Sexuality Matters in Healthcare: a ... session for medical students


Sexuality Matters in Healthcare: a new teaching session for medical students

J Kavanagh, N Asher, C Mclaughlin, E Simmons, A Taylor, E van Blankenstein, A Smaje, J Salkind, K Woolf

J Kavanagh, Principal Clinical Teaching Fellow, UCL Medical School, United Kingdom [email protected]

Background and Purpose

Participants in a 2012 workshop on medical student prejudice identified homophobia as the most frequent form. In response a teaching session called ‘Sexuality matters in healthcare’ was designed and delivered in the Year 4 MBBS curriculum, 2013/14.

The session aimed to help students:

• Understand the impact of homophobia and heterosexism on health

• Consider how students and doctors can promote the health and well-being of LGB (lesbian gay bisexual) patients and colleagues

Session outline

Large group: video lecture by Professor Michael King

‘Understanding homophobia’

Small group activities:

Completing a ‘homophobia index


Discussing LGB health inequalities


Watching comedy sketch ‘levels of homophobia

Watching video clip on using ‘gay’ pejoratively



Discussing LGB patient case

Discussing experiences of homophobia and heterosexism

Brainstorming how to fulfil professional responsibility to LGB patients and colleagues

Material for the seminar was developed by the Ethics and Law lead and three final year medical students with advice from a Bristol medical student. Sessions were facilitated by final year ‘peer assisted learning’ students (PALS) paired with self-identified LGB

Year 5 medical students.


296 students attended the session. 187 pre and post-session


were completed:

Session prepared them to take an accurate history from LGB patients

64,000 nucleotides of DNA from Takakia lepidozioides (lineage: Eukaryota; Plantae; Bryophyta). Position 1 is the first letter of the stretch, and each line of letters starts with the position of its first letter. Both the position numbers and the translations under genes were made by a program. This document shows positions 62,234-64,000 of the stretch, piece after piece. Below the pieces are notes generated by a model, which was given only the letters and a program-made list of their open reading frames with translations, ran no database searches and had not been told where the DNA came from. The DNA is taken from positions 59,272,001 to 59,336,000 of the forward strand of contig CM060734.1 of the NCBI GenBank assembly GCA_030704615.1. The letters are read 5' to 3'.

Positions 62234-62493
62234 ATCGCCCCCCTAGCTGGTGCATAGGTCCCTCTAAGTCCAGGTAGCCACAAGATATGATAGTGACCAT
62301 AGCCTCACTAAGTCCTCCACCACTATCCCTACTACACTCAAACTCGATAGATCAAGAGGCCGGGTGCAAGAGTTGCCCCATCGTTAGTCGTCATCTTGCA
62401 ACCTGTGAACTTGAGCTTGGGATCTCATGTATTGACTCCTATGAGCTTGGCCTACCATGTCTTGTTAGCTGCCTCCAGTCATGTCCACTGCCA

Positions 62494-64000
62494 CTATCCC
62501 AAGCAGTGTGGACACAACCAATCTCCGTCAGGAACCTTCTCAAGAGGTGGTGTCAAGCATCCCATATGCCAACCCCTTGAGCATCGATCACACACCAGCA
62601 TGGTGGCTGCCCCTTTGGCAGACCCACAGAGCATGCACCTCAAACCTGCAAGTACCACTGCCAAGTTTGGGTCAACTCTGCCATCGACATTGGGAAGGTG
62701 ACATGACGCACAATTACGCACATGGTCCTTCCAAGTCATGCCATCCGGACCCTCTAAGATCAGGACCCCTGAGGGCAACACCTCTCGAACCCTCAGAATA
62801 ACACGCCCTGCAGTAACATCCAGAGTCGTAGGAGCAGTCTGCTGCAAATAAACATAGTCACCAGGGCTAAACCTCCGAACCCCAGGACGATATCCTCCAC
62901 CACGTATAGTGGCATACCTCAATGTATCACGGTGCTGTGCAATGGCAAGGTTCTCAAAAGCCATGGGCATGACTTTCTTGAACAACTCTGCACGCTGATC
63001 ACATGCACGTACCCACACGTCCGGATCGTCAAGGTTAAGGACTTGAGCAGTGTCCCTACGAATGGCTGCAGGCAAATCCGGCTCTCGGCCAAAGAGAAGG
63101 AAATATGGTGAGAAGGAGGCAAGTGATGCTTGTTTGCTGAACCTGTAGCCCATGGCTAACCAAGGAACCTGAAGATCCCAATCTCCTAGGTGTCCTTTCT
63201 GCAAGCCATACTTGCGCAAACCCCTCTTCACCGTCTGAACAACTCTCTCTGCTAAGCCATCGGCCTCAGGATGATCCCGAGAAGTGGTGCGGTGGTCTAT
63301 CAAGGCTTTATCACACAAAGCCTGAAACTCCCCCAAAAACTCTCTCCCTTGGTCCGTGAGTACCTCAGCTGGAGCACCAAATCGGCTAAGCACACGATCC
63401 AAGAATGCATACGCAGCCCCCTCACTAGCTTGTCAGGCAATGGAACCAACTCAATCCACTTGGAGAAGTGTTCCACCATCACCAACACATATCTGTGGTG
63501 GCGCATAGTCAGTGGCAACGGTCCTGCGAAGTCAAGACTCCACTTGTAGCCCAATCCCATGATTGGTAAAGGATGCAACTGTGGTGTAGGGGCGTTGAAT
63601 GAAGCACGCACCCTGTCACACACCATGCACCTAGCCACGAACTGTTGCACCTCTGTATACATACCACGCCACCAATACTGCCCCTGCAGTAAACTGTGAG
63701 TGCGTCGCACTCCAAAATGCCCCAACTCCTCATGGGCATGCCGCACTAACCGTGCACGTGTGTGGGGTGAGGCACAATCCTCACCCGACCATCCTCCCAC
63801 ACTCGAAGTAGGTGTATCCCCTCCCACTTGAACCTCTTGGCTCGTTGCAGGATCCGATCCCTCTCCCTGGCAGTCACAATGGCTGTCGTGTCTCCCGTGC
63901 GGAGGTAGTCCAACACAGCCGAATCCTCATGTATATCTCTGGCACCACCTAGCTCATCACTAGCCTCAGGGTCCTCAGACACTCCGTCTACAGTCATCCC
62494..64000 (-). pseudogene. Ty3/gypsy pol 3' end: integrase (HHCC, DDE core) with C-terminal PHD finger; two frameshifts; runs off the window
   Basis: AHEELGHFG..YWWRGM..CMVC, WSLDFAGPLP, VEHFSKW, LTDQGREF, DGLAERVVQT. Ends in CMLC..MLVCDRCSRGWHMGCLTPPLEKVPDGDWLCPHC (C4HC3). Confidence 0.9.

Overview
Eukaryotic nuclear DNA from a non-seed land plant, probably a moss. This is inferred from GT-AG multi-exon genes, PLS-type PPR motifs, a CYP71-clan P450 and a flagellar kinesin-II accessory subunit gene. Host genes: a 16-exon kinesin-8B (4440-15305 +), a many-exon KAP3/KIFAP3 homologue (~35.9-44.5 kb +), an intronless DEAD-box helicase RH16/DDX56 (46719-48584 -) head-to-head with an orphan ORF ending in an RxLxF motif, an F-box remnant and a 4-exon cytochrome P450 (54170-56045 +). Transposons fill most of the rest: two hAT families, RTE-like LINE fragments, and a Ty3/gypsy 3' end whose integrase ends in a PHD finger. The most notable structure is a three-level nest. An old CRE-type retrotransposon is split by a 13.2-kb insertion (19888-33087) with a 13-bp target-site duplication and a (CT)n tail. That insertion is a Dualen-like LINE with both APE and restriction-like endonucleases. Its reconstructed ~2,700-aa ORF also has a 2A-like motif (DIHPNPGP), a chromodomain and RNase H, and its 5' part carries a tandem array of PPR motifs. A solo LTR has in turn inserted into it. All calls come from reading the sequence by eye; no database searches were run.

Felt confident they would appropriate language and behave in an LGBinclusive way


Felt it was important medical students, not staff, facilitate the session



Found sessions useful


0 10 20 30 40 50 60

% Respondents

70 80 90 100

% Pre-session % Post-session

Free text responses to a question about behaviour-change found students were less likely to make assumptions about sexuality or use ‘gay’ pejoratively, and more likely to use neutral/inclusive language and challenge homophobia.


1. Adapted from Bowling Green State University ‘Index of homophobia’. ( (accessed 10 September 2013).

2. Hunt, R., Fish, J. Prescription for change: Lesbian and bisexual women’s health check, 2008, Stonewall publication

3. Meads, C., Pennant, M., McManus, J., Bayliss, S. A systematic review of lesbian, gay, bisexual and transgender health in the West Midlands region of the

UK compared to published UK research. 2009. West Midlands Health Technology Assessment Collaboration, Unit of Public Health, Epidemiology and

Biostatistics, University of Birmingham


The teaching session also prompted discussion about support for

LGBT+ medical students at UCLMS. This led to the founding of a peer support network called LGBTalk


in December 2013.

LGBTalk provides a mentoring service, online resources and socials for LGBT+ medical students. LGBTalk is also working with faculty members to develop core MBBS curriculum teaching sessions on sexuality, gender and LGBT+ health-related matters.


Mentor scheme

Core curriculum content

Peer support


Mentor training


‘Sexuality matters in healthcare’ helped students understand the impact of homophobia and heterosexism, and encouraged behaviour that promotes LGB health. The session is now an established part of the core MBBS curriculum.

The session also inspired the setting up of LGBTalk and the development of additional MBBS sessions on sexuality and gender, trans* and intersex healthcare and LGBT+ mental health.

4. Ash Beckham at Ignite Boulder 20 ( (accessed 23 march 2013)

5. Paul Foot

– Levels of Homophobia ( (accessed 4 July 2013)

6. (accessed 28 October 2014)